Thomas Brown will challenge Johnson for 4th District seat

Ken Watts | 10/25/2013, 6:02 a.m.
DeKalb County Sheriff Thomas Brown wants to go Washington, and he announced this week that he will challenge 4th District ...
DeKalb Sheriff Thomas Brown in Decatur on Oct. 23, 2013 announcing his candidacy for the 4th District Congresssional seat held by Rep. Hank Johnson. Photo by Ken Watts

DeKalb County Sheriff Thomas Brown wants to go Washington, and he announced this week that he will challenge 4th District U.S. Rep. Hank Johnson for the seat.

Brown, 60, who has been sheriff for 13 years, said he knows that it is not going to be an easy race.

“But I’m encouraged by all I have heard in my many visits with 4th District constituents in DeKalb, in Newton, in Gwinnett and in Rockdale counties over the last three months,” he said at the first of four campaign kickoffs on Oct. 23. “This district is ready for a change.”

In his DeKalb kickoff on the steps of the Old Courthouse in downtown Decatur, Brown was cheered by about 60 supporters.

He said that his 42 years of experience and training in public service “uniquely prepared” him to meet the challenge of repairing what most constituents and most Americans believe is a broken government.

He said that he can be a stronger voice for the district in Washington than Johnson, who has held the seat since 2007, has seniority on the House Judiciary and Armed Services committees, and has close ties with President Barack Obama.

Brown said he can do better in Washington.

“This is an issue of being in the forefront of crafting legislation and being in a leadership role of changing America and not just waiting for someone else to come up with the solution and then voting the right way,” he said. “I’m going to vote the right way but I want to be in the leadership role.”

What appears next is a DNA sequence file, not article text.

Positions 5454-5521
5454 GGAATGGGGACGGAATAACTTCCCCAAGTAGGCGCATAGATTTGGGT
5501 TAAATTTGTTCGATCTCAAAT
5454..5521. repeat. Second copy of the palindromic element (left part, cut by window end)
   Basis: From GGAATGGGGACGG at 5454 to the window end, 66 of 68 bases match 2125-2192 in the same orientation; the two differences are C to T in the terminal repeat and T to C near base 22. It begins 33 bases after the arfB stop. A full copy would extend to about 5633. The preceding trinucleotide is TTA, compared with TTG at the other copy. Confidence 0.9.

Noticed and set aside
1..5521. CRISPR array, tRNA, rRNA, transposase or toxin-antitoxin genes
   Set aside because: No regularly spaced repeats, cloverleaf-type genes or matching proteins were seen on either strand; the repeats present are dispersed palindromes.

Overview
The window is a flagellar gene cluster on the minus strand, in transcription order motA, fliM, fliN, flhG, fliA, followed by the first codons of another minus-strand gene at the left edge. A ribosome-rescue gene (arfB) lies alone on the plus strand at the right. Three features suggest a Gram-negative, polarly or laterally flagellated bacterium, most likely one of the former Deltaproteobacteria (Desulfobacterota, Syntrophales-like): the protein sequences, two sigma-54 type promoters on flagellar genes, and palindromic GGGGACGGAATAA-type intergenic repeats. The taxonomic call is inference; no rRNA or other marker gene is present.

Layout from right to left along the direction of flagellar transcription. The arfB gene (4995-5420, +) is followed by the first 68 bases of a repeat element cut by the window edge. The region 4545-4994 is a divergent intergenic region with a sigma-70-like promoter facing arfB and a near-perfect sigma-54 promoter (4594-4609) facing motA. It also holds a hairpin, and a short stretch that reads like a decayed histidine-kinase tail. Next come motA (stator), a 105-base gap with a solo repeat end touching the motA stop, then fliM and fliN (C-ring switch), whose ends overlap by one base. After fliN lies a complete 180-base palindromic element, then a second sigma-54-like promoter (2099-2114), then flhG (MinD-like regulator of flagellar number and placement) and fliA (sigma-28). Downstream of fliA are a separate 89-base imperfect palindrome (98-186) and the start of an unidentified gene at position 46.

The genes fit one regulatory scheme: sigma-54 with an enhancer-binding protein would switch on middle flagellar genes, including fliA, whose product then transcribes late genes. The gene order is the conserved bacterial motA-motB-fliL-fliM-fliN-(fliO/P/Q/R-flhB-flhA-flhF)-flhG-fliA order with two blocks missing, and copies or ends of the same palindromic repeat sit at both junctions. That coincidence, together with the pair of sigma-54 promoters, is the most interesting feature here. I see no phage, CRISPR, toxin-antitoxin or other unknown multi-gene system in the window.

Wednesday’s kickoff comes after months of study for Brown and his team.

He first said in June that he was exploring the idea of running. On July 17, he launched an exploratory committee of political allies and community leaders to help him determine whether to run for the office.

Brown, who was the county’s public safety director for 11 years, was appointed sheriff in December 2000 after the assassination of Sheriff-elect Derwin Brown. He was unopposed in his re-election bids in 2004, 2008 and 2012, which had not happened in 30 years in DeKalb.

He took the Sheriff’s Office from a tumultuous past to an agency that has garnered accreditations from the American Correctional Association, the Commission on Accreditation of Law Enforcement Agencies, and the National Commission of Correctional Healthcare. He and his staff have returned more than $500,000 to the county general fund over the past several years.

Brown said Wednesday that he brings considerable strengths to the campaign and can bring dynamic leadership and a strong voice to the 4th District.

“I’m a well-entrenched, well-liked sheriff,” he said. “I’ve been elected four times in this county with 85 percent of the vote every time. People trust me. People believe in what I say.”

He said that Johnson is also well-liked.

“So now it comes down to who is the best,” he said. “Do you want the best? I believe I am the best.”

In a statement Wednesday, Johnson said that all Americans have the right to run for office in our democracy and that Obama needs Democrats united behind him to resist Tea Party attacks on the economy and health care reform.